Lately in the studio, I've been allowing my ideas to flow without restraint between my sculpture, pottery, and works on paper. One very recent body of work that I've included here is the Bristlecone Series, which is inspired by the tenacity of the ancient bristlecone pine tree groves located in the White Mountains. I’m drawn to the longevity of the bristlecone trees, to their ability to adapt and survive in harsh conditions, and to the idea that their distinctive shapes are formed slowly, season by season, as a living record of impressions spanning several thousand years. The intersection of time, weather, slow decay and slow growth create poetry in form and surface.
I carve a diverse range of imagery into the surfaces of my work, from the roughly ridged textures of a tree trunk to the classic swirling of a flowing garment. I look to elicit a slight startle, perhaps a smile, and then a feeling of recognition and of empathy. Looking back through my creative trajectory, and gazing forward, the link throughout is rooted in my desire to connect, empower and include.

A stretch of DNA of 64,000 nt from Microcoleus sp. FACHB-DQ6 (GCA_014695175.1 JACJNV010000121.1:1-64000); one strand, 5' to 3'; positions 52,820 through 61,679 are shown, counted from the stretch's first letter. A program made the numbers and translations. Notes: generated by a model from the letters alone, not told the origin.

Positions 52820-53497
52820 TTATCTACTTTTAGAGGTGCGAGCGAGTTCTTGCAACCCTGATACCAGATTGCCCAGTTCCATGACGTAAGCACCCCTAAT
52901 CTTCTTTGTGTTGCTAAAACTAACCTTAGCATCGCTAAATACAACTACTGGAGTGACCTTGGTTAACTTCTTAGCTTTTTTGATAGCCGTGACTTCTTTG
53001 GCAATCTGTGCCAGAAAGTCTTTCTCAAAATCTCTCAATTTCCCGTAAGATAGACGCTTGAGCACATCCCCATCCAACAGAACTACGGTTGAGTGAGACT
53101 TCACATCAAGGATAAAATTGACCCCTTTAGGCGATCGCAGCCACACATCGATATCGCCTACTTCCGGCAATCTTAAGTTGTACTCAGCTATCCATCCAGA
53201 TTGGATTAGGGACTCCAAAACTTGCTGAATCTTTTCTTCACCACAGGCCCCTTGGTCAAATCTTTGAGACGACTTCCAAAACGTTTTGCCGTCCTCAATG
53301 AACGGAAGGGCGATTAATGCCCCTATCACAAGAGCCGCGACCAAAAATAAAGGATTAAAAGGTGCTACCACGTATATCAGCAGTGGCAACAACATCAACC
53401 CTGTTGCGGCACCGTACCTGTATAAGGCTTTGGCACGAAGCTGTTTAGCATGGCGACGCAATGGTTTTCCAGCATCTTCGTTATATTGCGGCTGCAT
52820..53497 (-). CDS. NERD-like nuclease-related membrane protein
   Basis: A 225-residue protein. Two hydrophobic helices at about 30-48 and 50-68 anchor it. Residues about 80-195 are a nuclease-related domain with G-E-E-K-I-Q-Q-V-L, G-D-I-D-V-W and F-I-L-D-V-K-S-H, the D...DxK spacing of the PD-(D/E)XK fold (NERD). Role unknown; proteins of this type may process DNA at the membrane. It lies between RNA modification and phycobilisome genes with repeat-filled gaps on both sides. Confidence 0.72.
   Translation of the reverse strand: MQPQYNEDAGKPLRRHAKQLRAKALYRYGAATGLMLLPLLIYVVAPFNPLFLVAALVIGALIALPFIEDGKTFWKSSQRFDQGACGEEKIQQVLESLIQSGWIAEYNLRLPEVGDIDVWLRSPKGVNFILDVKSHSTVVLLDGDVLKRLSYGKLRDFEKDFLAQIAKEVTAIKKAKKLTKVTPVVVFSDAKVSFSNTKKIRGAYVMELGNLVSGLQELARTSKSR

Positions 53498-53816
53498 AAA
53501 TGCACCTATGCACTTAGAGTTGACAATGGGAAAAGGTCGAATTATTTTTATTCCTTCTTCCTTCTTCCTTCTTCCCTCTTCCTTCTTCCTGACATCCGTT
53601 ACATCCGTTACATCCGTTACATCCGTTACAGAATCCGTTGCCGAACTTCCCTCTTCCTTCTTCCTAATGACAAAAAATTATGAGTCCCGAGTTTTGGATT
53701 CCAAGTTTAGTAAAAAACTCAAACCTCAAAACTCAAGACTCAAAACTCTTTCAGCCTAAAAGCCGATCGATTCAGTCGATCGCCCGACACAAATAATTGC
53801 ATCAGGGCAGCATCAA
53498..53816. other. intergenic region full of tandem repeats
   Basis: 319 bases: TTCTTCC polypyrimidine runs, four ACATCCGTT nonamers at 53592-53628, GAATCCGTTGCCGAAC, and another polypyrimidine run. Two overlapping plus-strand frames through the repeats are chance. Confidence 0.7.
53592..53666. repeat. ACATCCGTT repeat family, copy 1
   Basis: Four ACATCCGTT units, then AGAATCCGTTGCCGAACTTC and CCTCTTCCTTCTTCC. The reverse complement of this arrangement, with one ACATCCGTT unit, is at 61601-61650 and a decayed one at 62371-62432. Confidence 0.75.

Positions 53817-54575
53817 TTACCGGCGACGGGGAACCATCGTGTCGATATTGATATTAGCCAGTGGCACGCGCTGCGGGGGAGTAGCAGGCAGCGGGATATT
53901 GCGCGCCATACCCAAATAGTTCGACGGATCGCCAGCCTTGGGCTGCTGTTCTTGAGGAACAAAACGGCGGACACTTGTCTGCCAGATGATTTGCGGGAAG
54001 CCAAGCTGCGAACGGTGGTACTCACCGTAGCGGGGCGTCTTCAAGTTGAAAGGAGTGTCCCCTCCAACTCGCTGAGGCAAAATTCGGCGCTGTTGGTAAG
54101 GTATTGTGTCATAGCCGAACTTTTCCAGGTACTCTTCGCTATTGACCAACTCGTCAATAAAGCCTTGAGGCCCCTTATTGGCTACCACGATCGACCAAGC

I make ceramic sculpture using white stoneware, red stoneware and porcelain clay. I construct most of my large-scale work in hollow form, with a building technique of flattened coils, and often create smaller-scaled work in solid clay forms that are then hollowed out. Much of my sculpture is figurative, and most of the details and modeling of features are sculpted by hand. I may deeply carve or texture the surfaces of my sculpture and apply clay slips before the first firing, then layer washes of underglaze color and/or metal oxides before firing the work to completion. My pottery is made using both handbuilding and wheel techniques.
231 Trevethan Avenue, Santa Cruz, CA, USA